European Union

A British Bill of Rights is wholly contingent on the UK leaving the EU


Today’s Queen’s Speech is the first to be delivered on behalf of a majority Conservative government since 1996, when John Major was Prime Minister and ‘Europe’ was tearing his party asunder. The following year saw the rise of Sir James Goldsmith’s Referendum Party, which advocated that the UK’s continuing membership of the European Union could only be justified with the explicit democratic consent of the British people. The “game, set and match” Treaty of Maastricht – by which we all became citizens of the European Union without being consulted – was just one of the factors which contributed to the Conservative Party spending almost 20 years in the political wilderness. But it was the foundational constitutional and philosophical one: it simply is not possible for the Queen to be both sovereign in her realm and a citizen of a suzerain political entity, subject to the judgment of foreign courts and the duties and obligations thereby imposed.

Two decades on, ‘Europe’ still skulks and division lurks, but Jimmy Goldsmith is vindicated. Today the Queen will announce that her subjects are, at long last, to be granted a referendum on the UK’s continuing membership of the EU, and all other proposed bills – on taxation, housing, counter-extremism, devolution, education – are shunted into the political penumbra when set against this crucial and historical matter of constitutional sovereignty. Whether you are an enlightened, progressive Europhile, a reasoned and moderate Eurosceptic or a swivel-eyed loon, xenophobic, crank, gadfly, fruitcake and closet-racist Brexit ‘Outer’, there is common ground that the democratic deficit in the UK-EU status quo has become unsustainable. Things have moved on since 1975: the ‘ever closer union’ enshrined by the Treaty of Rome has got ever closer, and is teleologically destined to get even closer still. To be a mere province on the outskirts of the United States of Europe is not any kind of future for the United Kingdom.

There is some dismay that the Conservative pledge to ditch the Human Rights Act is being put out “for consultation”. The Times has the story:

Times Bill of Rights

‘Consultation’ is often Westminster-speak for ‘kicked into the long grass’, but (..think about it..) a new British ‘Bill of Rights’ which demurs in any part or to any degree from the European Convention on Human Rights has to be preceded by EU secession: it is not possible to be an EU member without subscribing to the Convention or being subject to the European Court of Human Rights. Any credible derogation or meaningful revocation is wholly contingent on the result of the referendum.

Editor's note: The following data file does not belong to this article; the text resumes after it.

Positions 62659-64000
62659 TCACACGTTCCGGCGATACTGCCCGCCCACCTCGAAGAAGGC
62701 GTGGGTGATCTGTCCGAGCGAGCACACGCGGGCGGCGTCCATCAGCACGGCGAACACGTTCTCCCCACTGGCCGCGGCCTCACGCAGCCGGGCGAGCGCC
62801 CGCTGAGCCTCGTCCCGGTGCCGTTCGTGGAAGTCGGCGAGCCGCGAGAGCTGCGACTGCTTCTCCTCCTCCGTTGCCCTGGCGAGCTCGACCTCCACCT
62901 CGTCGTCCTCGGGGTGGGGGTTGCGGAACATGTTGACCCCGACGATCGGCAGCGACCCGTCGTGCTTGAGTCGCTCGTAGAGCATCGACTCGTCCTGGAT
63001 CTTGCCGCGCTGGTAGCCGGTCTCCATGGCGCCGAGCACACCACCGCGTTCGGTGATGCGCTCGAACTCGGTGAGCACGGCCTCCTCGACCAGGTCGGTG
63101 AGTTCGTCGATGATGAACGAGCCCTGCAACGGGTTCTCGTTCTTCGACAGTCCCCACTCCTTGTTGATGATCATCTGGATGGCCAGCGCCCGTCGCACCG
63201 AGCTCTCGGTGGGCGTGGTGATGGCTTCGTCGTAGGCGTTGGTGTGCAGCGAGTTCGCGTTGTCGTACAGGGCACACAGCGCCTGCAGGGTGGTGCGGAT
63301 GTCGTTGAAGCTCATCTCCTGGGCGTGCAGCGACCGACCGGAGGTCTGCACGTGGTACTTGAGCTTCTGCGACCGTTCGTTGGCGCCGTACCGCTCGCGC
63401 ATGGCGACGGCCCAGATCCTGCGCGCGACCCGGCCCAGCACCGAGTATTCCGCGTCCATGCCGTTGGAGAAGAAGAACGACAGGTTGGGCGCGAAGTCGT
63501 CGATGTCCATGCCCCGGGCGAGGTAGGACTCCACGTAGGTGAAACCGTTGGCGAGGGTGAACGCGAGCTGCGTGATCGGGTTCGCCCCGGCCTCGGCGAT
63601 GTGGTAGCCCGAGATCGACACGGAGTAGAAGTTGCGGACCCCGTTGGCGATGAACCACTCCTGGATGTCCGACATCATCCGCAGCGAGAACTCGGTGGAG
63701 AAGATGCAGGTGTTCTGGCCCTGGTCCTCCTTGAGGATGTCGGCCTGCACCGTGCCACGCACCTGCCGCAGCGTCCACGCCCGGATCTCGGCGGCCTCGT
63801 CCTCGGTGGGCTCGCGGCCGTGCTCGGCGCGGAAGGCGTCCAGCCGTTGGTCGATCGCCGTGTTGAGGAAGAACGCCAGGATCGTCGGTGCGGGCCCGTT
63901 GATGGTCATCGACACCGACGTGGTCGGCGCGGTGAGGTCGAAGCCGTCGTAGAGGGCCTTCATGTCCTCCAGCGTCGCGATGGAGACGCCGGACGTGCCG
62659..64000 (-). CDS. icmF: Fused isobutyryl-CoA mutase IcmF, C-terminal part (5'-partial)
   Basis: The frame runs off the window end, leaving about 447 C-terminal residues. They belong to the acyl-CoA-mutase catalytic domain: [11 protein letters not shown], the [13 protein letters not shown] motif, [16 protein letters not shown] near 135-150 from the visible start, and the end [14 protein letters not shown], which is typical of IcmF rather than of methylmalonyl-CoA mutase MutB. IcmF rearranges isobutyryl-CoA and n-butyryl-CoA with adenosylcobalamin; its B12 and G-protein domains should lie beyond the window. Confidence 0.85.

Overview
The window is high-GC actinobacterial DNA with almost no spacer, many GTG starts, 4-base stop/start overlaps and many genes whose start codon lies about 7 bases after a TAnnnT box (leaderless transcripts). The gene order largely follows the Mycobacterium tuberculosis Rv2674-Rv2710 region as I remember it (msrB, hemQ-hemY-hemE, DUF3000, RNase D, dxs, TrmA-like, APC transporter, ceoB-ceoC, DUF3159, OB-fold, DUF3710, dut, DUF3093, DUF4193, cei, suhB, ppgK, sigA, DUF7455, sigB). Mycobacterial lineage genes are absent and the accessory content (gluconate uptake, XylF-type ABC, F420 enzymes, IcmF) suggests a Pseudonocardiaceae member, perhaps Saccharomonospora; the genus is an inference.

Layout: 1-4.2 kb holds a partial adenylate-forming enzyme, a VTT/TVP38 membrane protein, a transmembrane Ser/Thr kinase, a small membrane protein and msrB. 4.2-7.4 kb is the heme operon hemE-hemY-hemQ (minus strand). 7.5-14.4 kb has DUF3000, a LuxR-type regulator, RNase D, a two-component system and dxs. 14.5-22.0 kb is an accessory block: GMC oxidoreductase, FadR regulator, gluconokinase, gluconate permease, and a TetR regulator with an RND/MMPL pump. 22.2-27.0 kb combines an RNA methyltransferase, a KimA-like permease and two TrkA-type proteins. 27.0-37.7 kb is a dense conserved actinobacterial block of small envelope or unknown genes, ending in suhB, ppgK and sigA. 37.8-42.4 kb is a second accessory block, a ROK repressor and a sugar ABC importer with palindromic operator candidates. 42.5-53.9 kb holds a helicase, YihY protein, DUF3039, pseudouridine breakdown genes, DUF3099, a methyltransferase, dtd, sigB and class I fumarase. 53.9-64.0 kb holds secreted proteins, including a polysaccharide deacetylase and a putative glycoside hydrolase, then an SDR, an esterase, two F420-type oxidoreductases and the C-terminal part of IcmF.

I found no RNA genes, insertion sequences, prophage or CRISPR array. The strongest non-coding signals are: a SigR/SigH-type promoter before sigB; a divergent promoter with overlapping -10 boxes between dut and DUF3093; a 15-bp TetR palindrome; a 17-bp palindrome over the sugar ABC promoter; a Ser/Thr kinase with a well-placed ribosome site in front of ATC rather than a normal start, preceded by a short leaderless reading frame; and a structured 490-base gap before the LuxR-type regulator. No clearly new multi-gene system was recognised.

The Conservative Party is split on both our membership of the EU and the benefits of the ECHR. Former Justice Secretary and Lord Chancellor Kenneth Clarke is on the record as having dismissed the idea of a British ‘Bill of Rights’ as ‘xenophobic and legal nonsense’, and former Attorney General Dominic Grieve lauded the ECHR in his maiden speech in 1997, in which he said:

The incorporation of the European Convention on Human Rights into our national law is something that, although challenging, is nevertheless desirable if it can be done without diminishing the sovereignty of Parliament.

That is the reality of Tory politics. When you have a five-year window in which to fulfil your manifesto, it is unwise to rush through a contentious bill which is likely to fall because of a slender majority. Much better to address the HRA can of worms after the EU knot of vipers, and that would be Michael Gove’s preferred strategy, not least because enacting a British ‘Bill of Rights’ presents a number of profound constitutional implications of which he is wholly cognisant:

1) We already have a Bill of Rights. It was the legislative expression of the ‘Glorious Revolution’ of 1688, and was part of the deal under which William and Mary became joint rulers, giving Parliament, rather than the monarch, power over taxation, criminal law and the military. It is not a mere Act of Parliament, but a foundational constitutional treaty of the order of Magna Carta, the Act of Settlement 1701 and the Act of Union 1707. Does a new Bill of Rights imply the repeal of any of the provisions in these treaties? If so, it must be done expressly, for the doctrine of implied repeal may not be applied to constitutional statutes.